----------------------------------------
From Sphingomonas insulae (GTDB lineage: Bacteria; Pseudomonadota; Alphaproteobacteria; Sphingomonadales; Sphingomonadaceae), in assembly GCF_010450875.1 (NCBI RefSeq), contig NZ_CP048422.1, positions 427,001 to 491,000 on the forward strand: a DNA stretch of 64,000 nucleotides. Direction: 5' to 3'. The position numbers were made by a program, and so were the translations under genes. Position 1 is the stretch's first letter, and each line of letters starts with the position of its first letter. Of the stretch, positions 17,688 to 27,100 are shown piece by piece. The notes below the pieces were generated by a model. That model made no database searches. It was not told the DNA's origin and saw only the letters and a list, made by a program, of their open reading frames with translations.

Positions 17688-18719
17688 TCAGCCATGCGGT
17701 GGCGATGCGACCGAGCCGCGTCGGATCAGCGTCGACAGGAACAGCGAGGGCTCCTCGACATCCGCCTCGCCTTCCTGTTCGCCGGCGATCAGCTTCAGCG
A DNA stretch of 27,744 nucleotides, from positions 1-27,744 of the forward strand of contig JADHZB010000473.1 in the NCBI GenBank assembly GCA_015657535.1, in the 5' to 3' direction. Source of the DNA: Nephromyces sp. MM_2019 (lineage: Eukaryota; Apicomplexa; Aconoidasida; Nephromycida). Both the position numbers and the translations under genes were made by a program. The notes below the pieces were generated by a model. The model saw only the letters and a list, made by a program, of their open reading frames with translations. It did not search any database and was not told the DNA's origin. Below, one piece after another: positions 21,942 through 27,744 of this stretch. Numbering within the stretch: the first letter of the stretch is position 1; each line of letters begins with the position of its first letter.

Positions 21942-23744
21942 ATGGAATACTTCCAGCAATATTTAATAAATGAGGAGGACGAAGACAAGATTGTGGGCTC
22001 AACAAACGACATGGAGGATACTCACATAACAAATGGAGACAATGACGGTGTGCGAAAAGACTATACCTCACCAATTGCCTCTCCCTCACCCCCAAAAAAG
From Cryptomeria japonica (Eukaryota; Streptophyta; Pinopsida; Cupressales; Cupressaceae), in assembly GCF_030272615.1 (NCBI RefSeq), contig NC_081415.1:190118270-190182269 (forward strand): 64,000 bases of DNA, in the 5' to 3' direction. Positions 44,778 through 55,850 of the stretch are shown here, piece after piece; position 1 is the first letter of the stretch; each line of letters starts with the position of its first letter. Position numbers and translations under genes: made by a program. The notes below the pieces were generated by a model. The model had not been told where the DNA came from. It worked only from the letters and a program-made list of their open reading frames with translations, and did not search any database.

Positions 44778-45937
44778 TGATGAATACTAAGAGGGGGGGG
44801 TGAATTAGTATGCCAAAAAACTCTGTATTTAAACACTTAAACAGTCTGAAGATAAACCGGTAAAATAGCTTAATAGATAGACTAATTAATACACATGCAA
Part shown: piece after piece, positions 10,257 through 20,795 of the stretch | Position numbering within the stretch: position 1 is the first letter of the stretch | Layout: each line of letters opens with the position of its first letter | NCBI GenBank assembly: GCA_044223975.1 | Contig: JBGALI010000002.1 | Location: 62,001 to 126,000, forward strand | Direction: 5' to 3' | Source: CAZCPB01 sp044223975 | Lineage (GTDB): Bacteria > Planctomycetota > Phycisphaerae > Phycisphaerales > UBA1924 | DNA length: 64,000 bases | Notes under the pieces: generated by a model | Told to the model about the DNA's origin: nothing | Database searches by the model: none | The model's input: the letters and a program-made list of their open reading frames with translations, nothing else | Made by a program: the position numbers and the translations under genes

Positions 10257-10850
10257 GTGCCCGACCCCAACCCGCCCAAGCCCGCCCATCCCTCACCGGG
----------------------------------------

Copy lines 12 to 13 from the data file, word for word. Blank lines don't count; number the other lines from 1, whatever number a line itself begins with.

44801 TGAATTAGTATGCCAAAAAACTCTGTATTTAAACACTTAAACAGTCTGAAGATAAACCGGTAAAATAGCTTAATAGATAGACTAATTAATACACATGCAA
Part shown: piece after piece, positions 10,257 through 20,795 of the stretch | Position numbering within the stretch: position 1 is the first letter of the stretch | Layout: each line of letters opens with the position of its first letter | NCBI GenBank assembly: GCA_044223975.1 | Contig: JBGALI010000002.1 | Location: 62,001 to 126,000, forward strand | Direction: 5' to 3' | Source: CAZCPB01 sp044223975 | Lineage (GTDB): Bacteria > Planctomycetota > Phycisphaerae > Phycisphaerales > UBA1924 | DNA length: 64,000 bases | Notes under the pieces: generated by a model | Told to the model about the DNA's origin: nothing | Database searches by the model: none | The model's input: the letters and a program-made list of their open reading frames with translations, nothing else | Made by a program: the position numbers and the translations under genes